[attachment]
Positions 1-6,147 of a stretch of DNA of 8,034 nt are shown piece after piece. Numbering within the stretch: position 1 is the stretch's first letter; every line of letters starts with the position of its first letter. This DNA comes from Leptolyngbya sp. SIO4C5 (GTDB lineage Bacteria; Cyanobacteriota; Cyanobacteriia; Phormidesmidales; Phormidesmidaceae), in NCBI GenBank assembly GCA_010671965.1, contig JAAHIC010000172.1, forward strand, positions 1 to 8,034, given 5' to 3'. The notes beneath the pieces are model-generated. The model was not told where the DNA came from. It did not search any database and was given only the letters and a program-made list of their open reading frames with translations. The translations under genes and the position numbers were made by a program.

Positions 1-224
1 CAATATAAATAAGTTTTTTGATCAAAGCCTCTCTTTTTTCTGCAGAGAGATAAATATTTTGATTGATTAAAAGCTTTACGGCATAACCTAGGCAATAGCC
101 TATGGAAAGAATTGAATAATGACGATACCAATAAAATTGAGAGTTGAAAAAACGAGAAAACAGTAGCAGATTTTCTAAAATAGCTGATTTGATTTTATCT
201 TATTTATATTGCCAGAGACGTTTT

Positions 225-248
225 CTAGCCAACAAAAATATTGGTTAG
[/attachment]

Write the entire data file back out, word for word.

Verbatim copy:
Positions 1-6,147 of a stretch of DNA of 8,034 nt are shown piece after piece. Numbering within the stretch: position 1 is the stretch's first letter; every line of letters starts with the position of its first letter. This DNA comes from Leptolyngbya sp. SIO4C5 (GTDB lineage Bacteria; Cyanobacteriota; Cyanobacteriia; Phormidesmidales; Phormidesmidaceae), in NCBI GenBank assembly GCA_010671965.1, contig JAAHIC010000172.1, forward strand, positions 1 to 8,034, given 5' to 3'. The notes beneath the pieces are model-generated. The model was not told where the DNA came from. It did not search any database and was given only the letters and a program-made list of their open reading frames with translations. The translations under genes and the position numbers were made by a program.

Positions 1-224
1 CAATATAAATAAGTTTTTTGATCAAAGCCTCTCTTTTTTCTGCAGAGAGATAAATATTTTGATTGATTAAAAGCTTTACGGCATAACCTAGGCAATAGCC
101 TATGGAAAGAATTGAATAATGACGATACCAATAAAATTGAGAGTTGAAAAAACGAGAAAACAGTAGCAGATTTTCTAAAATAGCTGATTTGATTTTATCT
201 TATTTATATTGCCAGAGACGTTTT

Positions 225-248
225 CTAGCCAACAAAAATATTGGTTAG